A condition known as Gaelic’s Disease is taking hold of populations in Cork, Clare, Mayo and Dublin. Usually dormant throughout most of the year, Gaelic’s Disease reaches a threatening intensity from July until September. There are two unique strands to the disease known as McCarthy-Gaelic’s (currently highest in Cork and Clare) and Maguire-Gaelic’s (currently most prevalent in Mayo and Dublin); although very few counties have both strands of the disease as one strand is usually stronger than the other.
By Sean Rothar
Research into the disease has grown over recent years, but scientists have yet to discover an exact cause. The earliest signs of the condition appear to coincide with the Club Championships and GAA National League games between February and April. However, scientists believe that these figures represent the most extreme sufferers of the condition. Reported cases also coincide with events like Non-Uniform days in schools or Casual Wear days in workplaces around the country, as well as a high year-round condition persisting in Copper Face Jack’s.
Scientists are struggling to identify the cause of the current spike, mainly due to the counter-spike in other counties where the condition has been completely eliminated – for example; Kerry, Tyrone, and Limerick. Also, researchers are uncertain that the condition is ever fully eliminated, given the curious resurgence of Gaelic’s Disease in some counties in late July following a decline in reported cases of the condition earlier in the month. Scientists consider this a unique strand of the disease, which they have branded BGD or “Back-door Gaelic’s Disease”.
Symptoms are subtle at first; patients begin to transition from normal clothing choices towards the colours of their native county or make occasional, unwarranted outbursts of inter-county sporting references. However, this is the mild – perhaps even common – form of the disease across the country. Throughout August – particularly in the latter half of the month – the condition spikes in select areas of the country.
At this stage of the condition, sufferers display a varied and alarming array of symptoms; from over-wearing of a county jersey, inability to discuss topics that do not involve their county team for even brief periods of time, an utter loss of objectivity with regards to their county team, and further colour-oriented displays ranging from painting houses, vehicles and even animals in the native county colours. One researcher noted, “We’ve even witnessed patients that attach miniature county flags to their car windows, which are both abnormal in appearance and significantly reduce the efficiency of the vehicle in motion. The only explanation for this behaviour is some kind of sickness.”
Further Symptoms and Side-Effects
Some symptoms of the condition continue to baffle researchers. After September in the four most affected counties, patients in two counties show feelings of elation and often behave in a rather smug, self-entitled manner for the following year while the patients in the remaining two counties become despondent and – in a majority of cases – overly defensive and rather irritable. After prolonged exposure to Gaelic’s Disease, research shows that patients become dependent to the positive side-effects of the disease.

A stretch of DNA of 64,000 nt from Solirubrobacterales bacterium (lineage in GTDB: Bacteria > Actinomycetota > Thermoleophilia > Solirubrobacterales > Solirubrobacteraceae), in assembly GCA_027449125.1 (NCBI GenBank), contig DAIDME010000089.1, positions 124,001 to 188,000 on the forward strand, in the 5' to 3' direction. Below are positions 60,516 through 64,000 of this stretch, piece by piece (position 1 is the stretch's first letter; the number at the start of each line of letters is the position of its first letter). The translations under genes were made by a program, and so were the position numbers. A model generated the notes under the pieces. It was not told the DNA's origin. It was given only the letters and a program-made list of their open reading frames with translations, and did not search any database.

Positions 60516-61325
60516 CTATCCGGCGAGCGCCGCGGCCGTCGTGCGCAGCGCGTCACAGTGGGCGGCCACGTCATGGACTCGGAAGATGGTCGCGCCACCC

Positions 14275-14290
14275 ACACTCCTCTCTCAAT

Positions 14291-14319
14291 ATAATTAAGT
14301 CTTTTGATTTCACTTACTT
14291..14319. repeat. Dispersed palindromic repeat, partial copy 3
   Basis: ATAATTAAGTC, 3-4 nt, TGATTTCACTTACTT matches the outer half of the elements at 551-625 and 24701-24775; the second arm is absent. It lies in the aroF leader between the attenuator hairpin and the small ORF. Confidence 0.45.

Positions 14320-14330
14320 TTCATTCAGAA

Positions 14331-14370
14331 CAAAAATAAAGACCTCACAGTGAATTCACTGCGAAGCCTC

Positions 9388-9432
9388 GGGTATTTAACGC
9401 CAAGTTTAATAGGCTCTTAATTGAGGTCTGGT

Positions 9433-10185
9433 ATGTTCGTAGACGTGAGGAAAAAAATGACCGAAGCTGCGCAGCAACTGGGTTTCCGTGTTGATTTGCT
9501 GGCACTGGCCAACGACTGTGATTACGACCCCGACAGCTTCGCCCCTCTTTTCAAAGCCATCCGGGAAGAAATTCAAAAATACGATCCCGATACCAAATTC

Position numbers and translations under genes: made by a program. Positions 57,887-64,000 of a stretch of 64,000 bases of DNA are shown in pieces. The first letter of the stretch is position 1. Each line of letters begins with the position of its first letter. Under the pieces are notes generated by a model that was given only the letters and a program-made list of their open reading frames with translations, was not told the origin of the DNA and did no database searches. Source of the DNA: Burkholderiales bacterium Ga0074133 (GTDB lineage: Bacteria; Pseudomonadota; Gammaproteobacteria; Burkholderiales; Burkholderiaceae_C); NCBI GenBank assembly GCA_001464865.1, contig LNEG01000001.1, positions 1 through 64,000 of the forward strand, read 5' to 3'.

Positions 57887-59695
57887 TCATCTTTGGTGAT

In counties such as Kilkenny and Donegal, elimination of the McCarthy and Maguire strands respectively this year has totally incapacitated many patients. As for Galway, the disease rarely survives beyond August – except at a minor or intermediate level. Alternatively, there has yet to be a reported case of either strand of Gaelic’s disease in Carlow, Down, Laois, Longford, or Wicklow since the turn of the century.
Gaelic’s Disease presents further anomalies to researchers attempting to link the condition back to GAA wear. A majority percentage of test subjects in the Dublin area – brought in for study as they were wearing Dublin GAA jerseys – were found to be completely devoid of Gaelic’s Disease.
Of this group testing negative for Gaelic’s, a high proportion were instead found to present symptoms of Barclay’s Disease, a condition that researchers in the UK are attempting to connect with the English Premier League. Symptoms of Barclay’s Disease range from occasional viewing of Match of the Day to management of a fantasy football team all the way to full-blown hooliganism. Researchers have labelled this selective suffering of Gaelic’s Disease as “Bandwagon Gaelic’s” and do not expect the condition to last far beyond September 22nd.
Research into the condition of Gaelic’s Disease is on-going and The Potato would like to urge all readers to be aware of the symptoms and to take precautions. The simplest approach is to avoid anyone you know from Clare, Cork, Mayo or Dublin until October.